Email to a friend
Study suggests stress of task determines
if estrogen helps cognition
Barlow, Life Sciences Editor
photo to enlarge
by Kwame Ross
Juraska, right, professor of psychology and of neuroscience,
led a new study at the University of Illinois suggesting that
the stress of any given task at least partially determines
if hormones will help the mind. Psychology doctoral student
Marisa J. Rubinow, left, was a co-author of the new study,
Ill. — Does estrogen help cognition? Many women ponder that question
as a quality-of-life issue while deciding on estrogen therapy since
it has been linked to potential disease complications. Now, a new study
at the University of Illinois at Urbana-Champaign suggests that the
stress of any given task at least partially determines if hormones will
help the mind.
Reporting in the August issue of Behavioral Neuroscience, four researchers
show the introduction of a single stressor – water temperature
– into a water maze prompted opposite responses among female rats
with either high or low levels of estrogen and progesterone.
“Water temperature totally reversed who did better,” said
Janice M. Juraska, a professor of psychology and of neuroscience.
“Proestrous rats, which have high hormone levels, did better when
the water was warm, presumably because they were less stressed. Estrous
rats did better when the water was cold, presumably because they are
not as prone to get stressed during this time.”
Proestrous rats are fertile and ready to mate, while estrous rats have
low hormone levels and won’t mate. For the study – funded
by a grant to Juraska from the National Science Foundation – 44
female rats were divided into four groups. The two groups of rats in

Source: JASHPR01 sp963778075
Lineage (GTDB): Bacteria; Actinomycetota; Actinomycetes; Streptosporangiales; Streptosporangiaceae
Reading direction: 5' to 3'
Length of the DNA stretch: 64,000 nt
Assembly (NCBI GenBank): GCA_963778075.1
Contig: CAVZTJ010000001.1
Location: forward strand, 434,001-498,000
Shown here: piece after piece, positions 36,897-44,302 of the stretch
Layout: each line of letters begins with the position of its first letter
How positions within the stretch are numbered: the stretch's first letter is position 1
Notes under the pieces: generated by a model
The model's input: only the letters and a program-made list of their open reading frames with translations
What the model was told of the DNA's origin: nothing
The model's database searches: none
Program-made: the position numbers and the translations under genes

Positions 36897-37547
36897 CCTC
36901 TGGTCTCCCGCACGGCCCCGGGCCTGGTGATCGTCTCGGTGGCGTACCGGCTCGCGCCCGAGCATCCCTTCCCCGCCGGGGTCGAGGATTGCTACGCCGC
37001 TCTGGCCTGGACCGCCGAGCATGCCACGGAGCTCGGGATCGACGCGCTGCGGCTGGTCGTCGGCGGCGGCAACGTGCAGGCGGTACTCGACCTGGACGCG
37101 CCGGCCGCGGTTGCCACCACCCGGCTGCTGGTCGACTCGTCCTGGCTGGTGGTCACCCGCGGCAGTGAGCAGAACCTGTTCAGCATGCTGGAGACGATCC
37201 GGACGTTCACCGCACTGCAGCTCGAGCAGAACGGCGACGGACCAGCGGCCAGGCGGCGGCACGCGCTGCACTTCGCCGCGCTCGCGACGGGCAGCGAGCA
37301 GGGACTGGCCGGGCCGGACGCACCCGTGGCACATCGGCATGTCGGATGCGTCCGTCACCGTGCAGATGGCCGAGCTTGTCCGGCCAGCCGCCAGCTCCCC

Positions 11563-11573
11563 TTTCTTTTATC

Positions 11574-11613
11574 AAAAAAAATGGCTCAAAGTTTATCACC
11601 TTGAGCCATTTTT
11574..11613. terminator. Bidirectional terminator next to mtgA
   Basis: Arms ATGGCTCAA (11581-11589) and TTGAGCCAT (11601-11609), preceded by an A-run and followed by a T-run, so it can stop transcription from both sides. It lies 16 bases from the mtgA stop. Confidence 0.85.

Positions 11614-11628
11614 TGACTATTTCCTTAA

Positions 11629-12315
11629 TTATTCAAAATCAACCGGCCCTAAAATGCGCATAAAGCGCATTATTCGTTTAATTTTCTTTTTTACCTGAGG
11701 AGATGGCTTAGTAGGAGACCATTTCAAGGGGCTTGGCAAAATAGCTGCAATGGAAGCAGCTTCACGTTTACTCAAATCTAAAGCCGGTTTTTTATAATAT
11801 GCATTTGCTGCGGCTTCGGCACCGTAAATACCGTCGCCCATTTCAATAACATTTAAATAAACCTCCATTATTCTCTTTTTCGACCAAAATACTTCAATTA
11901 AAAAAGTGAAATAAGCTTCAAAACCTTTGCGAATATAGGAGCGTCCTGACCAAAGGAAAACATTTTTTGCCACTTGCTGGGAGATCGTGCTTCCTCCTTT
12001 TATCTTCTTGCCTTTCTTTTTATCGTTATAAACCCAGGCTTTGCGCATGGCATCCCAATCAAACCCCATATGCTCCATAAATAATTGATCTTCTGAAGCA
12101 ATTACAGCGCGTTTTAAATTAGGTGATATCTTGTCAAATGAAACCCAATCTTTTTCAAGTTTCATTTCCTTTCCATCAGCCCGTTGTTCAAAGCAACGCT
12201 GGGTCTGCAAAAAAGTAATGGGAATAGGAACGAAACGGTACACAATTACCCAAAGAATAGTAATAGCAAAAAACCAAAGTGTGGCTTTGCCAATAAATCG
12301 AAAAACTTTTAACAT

proestrus and the two groups in estrus had to learn the route and swim
to a submerged platform in either warm (91 degrees Fahrenheit; 33 Celsius)
or cold water (66.2 degrees Fahrenheit; 19 Celsius).
Many scientists have tried to answer the hormones-cognition question,
but the various findings, measuring different tasks, have been inconsistent
and often contradictory.
“These discrepancies of sometimes opposite results have been very
difficult to resolve,” Juraska said. “Even for simple tests
of spatial behavior, high hormones can either help or hinder, and nobody
has understood why.”
Juraska’s lab previously had shown in studies using the water
maze that rats with high levels of hormones, either naturally occurring
in the estrous cycle or with high doses administered into rats whose
ovaries had been removed, do less well finding the platform.
Psychology doctoral student Marisa J. Rubinow, a co-author of the new
study, wondered if stress during a task might be a factor in the varied
results showing up in the literature. Now, after the new results, Rubinow
and Juraska suggest that the timing and duration of stress, as well
as the memory systems involved in a task, all may be factors that determine
the effects of ovarian hormones on performance.
“Will hormones help how your brain works – how you think,
your cognition?” Juraska said. “I wish I had a simple answer.
It depends on many things about the task, and one of them is how stressful
the task is. There is no simple translation to behavior.”
Other co-authors on the paper were Linda M. Arseneau, formerly in the
department of animal sciences and now with the U. of I. Division
of Research Safety, and J. Lee Beverly, a professor of animal sciences
and of neuroscience.